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Heads Up — Overview of Board decisions on the leases project

Published on: Sep 27, 2012

This Heads Up summarizes the FASB’s and IASB’s decisions to date on their leases project.

The table below highlights the most significant provisions of the proposed lease accounting model. A discussion of these provisions, as well as various other aspects of the model, is included in the 19-page Heads Up attached below.

Topic Decisions

Lessee accounting — right-of-use (ROU) model

  • The lessee recognizes an ROU asset and a liability for all lease contracts (other than short-term leases).
  • The ROU asset represents the lessee’s right to use the leased asset for the lease term; the liability represents the lessee’s obligation to make lease payments.

Scope

  • Similar overall to scope in current U.S. GAAP.

Definition of a lease

  • A leased asset must be specifically identifiable either explicitly (e.g., by a specific serial number) or implicitly (e.g., the only asset available to satisfy the lease contract).
  • A physically distinct portion of a larger asset could represent a specified asset.
  • A lease contract would convey the right to control the use of the specified asset. The concept of control would be similar to that in the proposed revenue recognition standard (i.e., the customer has the ability to direct the use, and receive benefits from the use, of that asset).
  • Obtaining all the output from an asset is, in isolation, no longer determinative of control.

Lease term

  • Noncancellable term plus renewal options if there is a significant economic incentive for an entity to exercise an option to extend the lease.
  • Entities should consider contract-based, asset-based, market-based, and entity-specific factors when assessing whether there is a significant economic incentive for renewal.
  • Reassessment of lease term is required when relevant factors change significantly (i.e., lessee would have, or no longer have, significant economic incentive to renew). Market-based factors are not considered upon reassessment.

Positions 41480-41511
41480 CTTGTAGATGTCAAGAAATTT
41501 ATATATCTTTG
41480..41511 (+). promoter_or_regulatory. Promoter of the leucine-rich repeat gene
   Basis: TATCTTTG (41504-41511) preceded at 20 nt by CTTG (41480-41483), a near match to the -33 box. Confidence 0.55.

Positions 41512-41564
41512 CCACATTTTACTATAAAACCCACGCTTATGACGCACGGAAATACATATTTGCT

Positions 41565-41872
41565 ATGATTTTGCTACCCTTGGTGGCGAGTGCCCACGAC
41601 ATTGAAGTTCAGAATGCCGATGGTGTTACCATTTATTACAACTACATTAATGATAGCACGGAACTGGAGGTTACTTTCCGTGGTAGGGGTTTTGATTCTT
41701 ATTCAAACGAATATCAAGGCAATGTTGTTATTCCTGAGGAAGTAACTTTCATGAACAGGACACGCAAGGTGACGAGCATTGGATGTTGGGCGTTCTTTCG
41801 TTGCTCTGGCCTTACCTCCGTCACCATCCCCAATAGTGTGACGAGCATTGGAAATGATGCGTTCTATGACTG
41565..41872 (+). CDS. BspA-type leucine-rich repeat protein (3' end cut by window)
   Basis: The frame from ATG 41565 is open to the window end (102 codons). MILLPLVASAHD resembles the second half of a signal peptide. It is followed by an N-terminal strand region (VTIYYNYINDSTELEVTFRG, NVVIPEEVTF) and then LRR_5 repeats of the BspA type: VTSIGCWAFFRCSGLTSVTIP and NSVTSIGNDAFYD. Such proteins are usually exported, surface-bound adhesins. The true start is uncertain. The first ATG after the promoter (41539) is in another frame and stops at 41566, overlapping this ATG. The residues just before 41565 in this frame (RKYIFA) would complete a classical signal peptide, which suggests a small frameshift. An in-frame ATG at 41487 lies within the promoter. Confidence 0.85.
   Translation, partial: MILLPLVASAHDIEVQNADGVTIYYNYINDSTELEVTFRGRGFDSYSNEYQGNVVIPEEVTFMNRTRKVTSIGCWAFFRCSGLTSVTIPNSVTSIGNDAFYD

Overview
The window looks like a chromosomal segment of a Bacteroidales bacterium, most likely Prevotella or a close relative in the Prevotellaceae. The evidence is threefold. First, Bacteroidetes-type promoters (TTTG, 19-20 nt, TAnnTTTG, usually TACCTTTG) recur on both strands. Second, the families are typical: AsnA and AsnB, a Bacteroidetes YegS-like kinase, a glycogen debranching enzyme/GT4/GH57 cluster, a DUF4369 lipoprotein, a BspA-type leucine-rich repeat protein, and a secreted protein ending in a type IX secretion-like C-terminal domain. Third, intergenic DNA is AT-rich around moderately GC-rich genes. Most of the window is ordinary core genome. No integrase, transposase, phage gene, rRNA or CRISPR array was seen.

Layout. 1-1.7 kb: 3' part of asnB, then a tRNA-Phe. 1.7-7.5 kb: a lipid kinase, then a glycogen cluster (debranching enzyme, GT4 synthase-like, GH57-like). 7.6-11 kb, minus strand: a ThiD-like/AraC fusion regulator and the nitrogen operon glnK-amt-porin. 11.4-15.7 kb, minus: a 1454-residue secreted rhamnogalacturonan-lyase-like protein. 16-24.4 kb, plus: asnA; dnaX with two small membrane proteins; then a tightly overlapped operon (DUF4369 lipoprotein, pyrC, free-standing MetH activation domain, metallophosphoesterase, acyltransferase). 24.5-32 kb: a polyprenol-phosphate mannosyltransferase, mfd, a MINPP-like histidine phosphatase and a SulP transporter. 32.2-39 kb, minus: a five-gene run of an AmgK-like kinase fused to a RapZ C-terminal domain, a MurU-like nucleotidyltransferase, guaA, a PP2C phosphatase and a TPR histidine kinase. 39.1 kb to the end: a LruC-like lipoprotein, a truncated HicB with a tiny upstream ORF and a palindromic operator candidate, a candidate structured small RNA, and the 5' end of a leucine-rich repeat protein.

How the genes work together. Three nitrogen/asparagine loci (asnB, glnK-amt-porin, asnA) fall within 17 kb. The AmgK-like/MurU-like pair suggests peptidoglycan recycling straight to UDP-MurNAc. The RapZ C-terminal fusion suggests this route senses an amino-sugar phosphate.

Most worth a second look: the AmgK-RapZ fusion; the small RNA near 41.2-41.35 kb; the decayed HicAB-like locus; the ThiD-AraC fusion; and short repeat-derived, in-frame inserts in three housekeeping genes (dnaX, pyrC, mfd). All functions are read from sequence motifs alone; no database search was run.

Lease payments

  • Measurement of the ROU asset and lease liability would include fixed payments and only those variable payments that are:
    • Based on an index or rate.
    • In-substance fixed lease payments (e.g., lease contains disguised fixed lease payments).
  • The index or rate that exists at the end of each reporting period (i.e., the spot rate) would be used to adjust lease payments that are based on an index or a rate.

Subsequent measurement for lessees — profit and loss recognition

  • Two approaches are used for amortizing the ROU asset: (1) interest and amortization (I&A) and (2) straight-line or single-line expense (SLE).
  • The amortization approach would be based on whether the lessee acquires and consumes more than an insignificant portion of the underlying asset.

Lessor accounting

  • The lessor would account for a lease under either the receivable and residual (R&R) model or a model similar to that used in current operating lease accounting (“operating lease model”) depending on whether the lessee acquires and consumes more than an insignificant portion of the underlying asset.
  • For leases accounted for under the R&R model, a lessor would derecognize the underlying asset and would recognize a receivable for lease payments and a residual asset in its place. The receivable would be amortized under the effective-interest method and the residual would be accreted at the rate the lessor charges the lessee.
  • For leases accounted for under the operating lease model, a lessor would continue to recognize both the underlying asset and periodic lease revenue.

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